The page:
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Making the move to international retirement

You've decided an exotic locale is the perfect place to spend your golden years. You've found the ideal spot, ordered the Berlitz tapes and broken the news to your children (the grandkids are thrilled).

Now it's time to get down to the specifics of actually retiring abroad.

Renting vs. buying
Florida resident Roseanne Knorr spends part of each year in France. She and other experts on living abroad recommend that the newly relocated spend at least one year renting before taking the big step of buying a home.

Spending time in a rental unit can give you the lay of the land. You'll have time to learn what neighborhoods are the best and the worst. And it's easier to beat a hasty retreat back to the United States if you don't have to sell a property.

Even after you decide you want to put down foreign roots, Knorr warns against buying. The author of The Grown Up's Guide to Retiring Abroad says homeownership in another country can complicate things. Some countries won't allow foreigners to buy property. Others may, but some Americans have been swindled when their property rights weren't quite what they thought they were.

And eventually your heirs will have to worry about disposal of the property.

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Banking abroad
While you may want a local bank account, it should be an adjunct to your U.S.-based checking account. Keeping an account in the United States makes a lot of sense.

Access is easy: Just use your ATM card. In addition to being simple, it also affords you a great exchange rate, the same one your bank receives.

Deposits also are a snap. Arrange for automatic deposit of your Social Security benefits, monthly pension or 401(k) check. Similarly, use your U.S. bank's electronic withdrawal services to ensure that any domestic bills for which you remain responsible are paid on time.

Having your major account in the United States also can protect you from overseas currency fluctuations. The dollar tends to be more stable.

Juggling investments
Sure you can trade from anywhere, but if there's a large time difference between your host country and New York, you may want to reduce your portfolio's volatility since you'll have that much less time to respond.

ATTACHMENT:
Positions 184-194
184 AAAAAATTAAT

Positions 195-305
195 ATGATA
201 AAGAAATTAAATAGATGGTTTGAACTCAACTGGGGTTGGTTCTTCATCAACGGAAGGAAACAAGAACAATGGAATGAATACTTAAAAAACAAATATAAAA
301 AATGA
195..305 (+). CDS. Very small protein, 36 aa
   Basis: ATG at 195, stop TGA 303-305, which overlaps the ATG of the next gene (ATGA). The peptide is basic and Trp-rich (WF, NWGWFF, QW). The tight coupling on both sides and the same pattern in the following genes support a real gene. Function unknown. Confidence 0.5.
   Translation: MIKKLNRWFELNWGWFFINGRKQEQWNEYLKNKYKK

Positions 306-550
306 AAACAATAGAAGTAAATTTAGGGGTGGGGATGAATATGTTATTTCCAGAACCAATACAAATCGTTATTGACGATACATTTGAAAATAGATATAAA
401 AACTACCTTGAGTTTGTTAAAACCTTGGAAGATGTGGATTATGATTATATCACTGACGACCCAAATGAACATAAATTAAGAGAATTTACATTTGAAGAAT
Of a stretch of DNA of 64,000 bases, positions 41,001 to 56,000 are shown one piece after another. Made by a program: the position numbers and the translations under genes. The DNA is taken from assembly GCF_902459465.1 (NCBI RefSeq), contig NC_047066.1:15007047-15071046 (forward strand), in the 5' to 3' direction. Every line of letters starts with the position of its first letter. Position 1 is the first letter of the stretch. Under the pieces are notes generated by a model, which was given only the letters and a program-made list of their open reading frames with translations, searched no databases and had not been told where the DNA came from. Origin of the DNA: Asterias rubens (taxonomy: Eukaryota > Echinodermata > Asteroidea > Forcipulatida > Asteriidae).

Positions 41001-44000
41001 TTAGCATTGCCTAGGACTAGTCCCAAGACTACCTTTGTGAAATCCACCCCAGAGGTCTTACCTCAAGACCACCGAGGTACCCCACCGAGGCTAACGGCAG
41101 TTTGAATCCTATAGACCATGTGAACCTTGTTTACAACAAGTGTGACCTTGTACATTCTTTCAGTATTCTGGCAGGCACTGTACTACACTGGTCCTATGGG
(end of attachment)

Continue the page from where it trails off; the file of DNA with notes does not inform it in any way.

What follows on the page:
Of course, if you're willing to be up at odd hours to monitor the stock market, then it doesn't matter how volatile or stable your investments are. As a retiree in an exotic land, you'll have plenty of time to assess investments and take action.

Opting to expatriate
Expatriates renounce their U.S. citizenship. Generally, they must also file for a ruling by the Internal Revenue Service on whether they can be considered a citizen trying to dodge taxes or a person who genuinely wants to renounce U.S. citizenship. Even if your case is considered legitimate, you may be paying some U.S. taxes for the next 10 years.

Expatriating is a big step and one that isn't done lightly. Ken Kingma, a tax and estate planning attorney with Warner Norcross & Judd LLP in Southfield, Mich., says only those in the upper-income brackets will find it necessary to take this step.

That said, anyone considering retirement abroad should consult a tax attorney over possible ramifications. To prepare for a meeting with your tax expert, review the instructions to IRS Publication 8854, Expatriation Information Statement.

Where there's a will
Regardless of whether you move to a foreign land for forever or just a couple of years, Kingma urges retirees to be sure to have their estates in order. Estate law varies by country, so have a local attorney, as well as your U.S. lawyer, review your options.

Finally, be sure your address book is up-to-date. Everyone will expect regular reports on your new international life of leisure.

Jenny C. McCune is a contributing editor based in Montana.

-- Posted: Sept. 3, 2002

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See Also
Main: Deciding to retire abroad
Managing your money while living abroad
Paying for that European study trip
Financial advice glossary
More advice stories

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